New research from the University of Otago has found that the use of BMI (Body Mass Index) as an indicator of cardiovascular risk among Māori and Pacific people may be misleading.
Cardiovascular researchers from the University of Otago and Dunedin Hospital have been studying a special form of fat around the heart, epicardial adipose tissue, which has been linked to an increase in heart attacks and heart rhythm issues.
The study, led by senior lecturer at the Department of Medicine in Dunedin Dr Sean Coffey, sought to find out whether BMI was a good indicator of the thickness of this tissue.
In its findings published in the New Zealand Medical Journal, it found that while BMI was a good indicator of the thickness of the fat around a New Zealand European's heart, it was found to be unlikely to be an accurate predictor for Māori or Pacific people.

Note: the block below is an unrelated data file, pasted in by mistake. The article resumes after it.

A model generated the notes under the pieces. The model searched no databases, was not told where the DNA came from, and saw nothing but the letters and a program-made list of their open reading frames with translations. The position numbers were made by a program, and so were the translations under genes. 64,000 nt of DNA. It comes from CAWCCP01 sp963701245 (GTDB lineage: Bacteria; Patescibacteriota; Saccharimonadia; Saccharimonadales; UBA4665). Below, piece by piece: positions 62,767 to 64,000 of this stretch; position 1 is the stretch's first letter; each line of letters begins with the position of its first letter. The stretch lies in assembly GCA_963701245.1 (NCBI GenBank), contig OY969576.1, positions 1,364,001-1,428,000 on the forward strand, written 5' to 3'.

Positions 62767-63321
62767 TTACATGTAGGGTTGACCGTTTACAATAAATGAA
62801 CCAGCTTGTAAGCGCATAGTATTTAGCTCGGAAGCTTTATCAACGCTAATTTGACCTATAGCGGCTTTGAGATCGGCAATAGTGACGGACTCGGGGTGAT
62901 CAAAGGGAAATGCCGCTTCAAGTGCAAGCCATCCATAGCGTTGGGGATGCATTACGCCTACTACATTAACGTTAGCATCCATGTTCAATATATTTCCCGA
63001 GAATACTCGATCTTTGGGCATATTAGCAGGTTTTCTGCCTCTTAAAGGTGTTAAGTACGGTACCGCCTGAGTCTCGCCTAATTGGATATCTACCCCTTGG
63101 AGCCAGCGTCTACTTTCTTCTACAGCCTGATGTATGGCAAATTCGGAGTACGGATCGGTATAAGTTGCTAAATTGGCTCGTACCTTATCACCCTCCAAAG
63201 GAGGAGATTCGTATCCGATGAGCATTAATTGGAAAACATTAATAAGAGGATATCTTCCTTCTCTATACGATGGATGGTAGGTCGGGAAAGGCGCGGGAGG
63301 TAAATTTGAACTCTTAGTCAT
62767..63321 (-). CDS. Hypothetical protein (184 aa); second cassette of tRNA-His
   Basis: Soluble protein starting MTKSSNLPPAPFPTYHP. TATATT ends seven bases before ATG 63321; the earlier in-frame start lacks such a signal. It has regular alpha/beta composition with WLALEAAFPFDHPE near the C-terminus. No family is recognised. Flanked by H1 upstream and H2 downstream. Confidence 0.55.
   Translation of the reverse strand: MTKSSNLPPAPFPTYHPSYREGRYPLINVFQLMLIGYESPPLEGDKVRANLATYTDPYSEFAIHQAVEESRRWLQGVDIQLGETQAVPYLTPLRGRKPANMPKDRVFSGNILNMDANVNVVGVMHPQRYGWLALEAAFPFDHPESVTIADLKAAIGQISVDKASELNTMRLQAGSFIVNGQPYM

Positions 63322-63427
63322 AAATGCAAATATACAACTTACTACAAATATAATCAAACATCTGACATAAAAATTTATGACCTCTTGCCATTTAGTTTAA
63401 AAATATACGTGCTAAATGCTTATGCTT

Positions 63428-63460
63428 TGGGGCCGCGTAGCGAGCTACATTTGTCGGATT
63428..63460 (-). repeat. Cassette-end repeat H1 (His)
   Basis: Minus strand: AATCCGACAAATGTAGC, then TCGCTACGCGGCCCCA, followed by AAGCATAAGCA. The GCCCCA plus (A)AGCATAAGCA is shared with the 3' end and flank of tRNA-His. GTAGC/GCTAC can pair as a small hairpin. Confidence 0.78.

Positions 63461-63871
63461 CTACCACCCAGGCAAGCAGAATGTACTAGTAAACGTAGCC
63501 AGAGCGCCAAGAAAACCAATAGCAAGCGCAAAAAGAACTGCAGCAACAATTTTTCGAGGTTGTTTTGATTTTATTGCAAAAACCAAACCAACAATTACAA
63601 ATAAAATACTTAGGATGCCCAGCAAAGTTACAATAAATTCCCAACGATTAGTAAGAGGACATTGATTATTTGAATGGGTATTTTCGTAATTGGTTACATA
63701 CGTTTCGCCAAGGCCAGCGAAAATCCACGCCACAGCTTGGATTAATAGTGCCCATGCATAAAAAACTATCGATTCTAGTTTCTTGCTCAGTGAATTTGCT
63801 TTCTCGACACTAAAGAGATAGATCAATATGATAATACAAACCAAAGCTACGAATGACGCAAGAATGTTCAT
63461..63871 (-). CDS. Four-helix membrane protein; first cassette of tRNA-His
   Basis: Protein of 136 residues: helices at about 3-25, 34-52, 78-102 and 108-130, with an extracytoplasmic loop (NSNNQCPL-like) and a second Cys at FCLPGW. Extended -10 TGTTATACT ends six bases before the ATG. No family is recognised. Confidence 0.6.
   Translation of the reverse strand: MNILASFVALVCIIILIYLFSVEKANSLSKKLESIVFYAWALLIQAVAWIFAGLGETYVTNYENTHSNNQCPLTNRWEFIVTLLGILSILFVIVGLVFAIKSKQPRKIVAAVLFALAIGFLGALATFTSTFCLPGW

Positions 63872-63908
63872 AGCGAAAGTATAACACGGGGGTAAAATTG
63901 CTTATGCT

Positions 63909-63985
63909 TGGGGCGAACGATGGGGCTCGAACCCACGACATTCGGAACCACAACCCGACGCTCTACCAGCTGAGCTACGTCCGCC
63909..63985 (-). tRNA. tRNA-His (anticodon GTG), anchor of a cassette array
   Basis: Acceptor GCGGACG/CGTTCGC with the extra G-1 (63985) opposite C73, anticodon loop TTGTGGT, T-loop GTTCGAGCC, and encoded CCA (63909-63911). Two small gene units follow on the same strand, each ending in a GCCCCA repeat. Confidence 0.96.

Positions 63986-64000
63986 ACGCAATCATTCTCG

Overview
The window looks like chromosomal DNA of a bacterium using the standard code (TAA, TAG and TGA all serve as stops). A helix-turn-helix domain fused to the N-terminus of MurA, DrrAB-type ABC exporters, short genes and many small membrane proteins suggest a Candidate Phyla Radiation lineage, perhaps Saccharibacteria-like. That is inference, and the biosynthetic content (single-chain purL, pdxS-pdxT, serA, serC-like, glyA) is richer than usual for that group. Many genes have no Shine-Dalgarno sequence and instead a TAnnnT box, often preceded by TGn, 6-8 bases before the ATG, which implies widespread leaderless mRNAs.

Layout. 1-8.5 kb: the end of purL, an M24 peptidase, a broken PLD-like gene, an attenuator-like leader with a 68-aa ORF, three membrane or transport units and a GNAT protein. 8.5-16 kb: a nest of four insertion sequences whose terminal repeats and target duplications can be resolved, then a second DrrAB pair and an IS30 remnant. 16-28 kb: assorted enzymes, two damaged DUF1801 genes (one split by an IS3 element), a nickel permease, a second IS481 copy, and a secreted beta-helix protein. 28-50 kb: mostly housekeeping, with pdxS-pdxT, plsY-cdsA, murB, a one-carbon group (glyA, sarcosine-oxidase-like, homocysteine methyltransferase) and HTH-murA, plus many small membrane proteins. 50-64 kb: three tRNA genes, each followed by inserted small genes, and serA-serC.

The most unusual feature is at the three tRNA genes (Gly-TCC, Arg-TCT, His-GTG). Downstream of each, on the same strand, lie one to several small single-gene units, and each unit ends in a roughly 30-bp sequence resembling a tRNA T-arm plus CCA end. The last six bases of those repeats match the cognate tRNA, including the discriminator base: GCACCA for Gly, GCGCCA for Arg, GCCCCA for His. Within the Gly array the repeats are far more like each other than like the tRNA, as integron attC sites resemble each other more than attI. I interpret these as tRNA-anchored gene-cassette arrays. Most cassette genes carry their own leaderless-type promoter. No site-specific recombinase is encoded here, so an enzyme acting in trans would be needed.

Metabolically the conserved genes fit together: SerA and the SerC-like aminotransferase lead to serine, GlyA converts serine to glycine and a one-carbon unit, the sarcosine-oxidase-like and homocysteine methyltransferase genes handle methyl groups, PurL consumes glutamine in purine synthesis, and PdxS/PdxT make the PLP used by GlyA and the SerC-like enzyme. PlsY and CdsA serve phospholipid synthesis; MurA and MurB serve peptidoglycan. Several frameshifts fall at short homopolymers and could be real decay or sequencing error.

"The use of BMI as an indicator for cardiovascular disease risk among Māori and Pacific people may be misleading and contribute to the disparate outcomes among these populations," Dr Coffey said.
He said the study found there "is really almost no link" between the BMI of a Māori or Pacific person and the special fatty tissue around the heart.
A research project is under way at the university to establish whether the fatness of the epicardial adipose tissue is a particularly significant risk factor of a heart attack.
Coffey said if it was a significant indicator, then they would need to measure the tissue with a heart scan, which was simple enough to put into routine cardiology practice.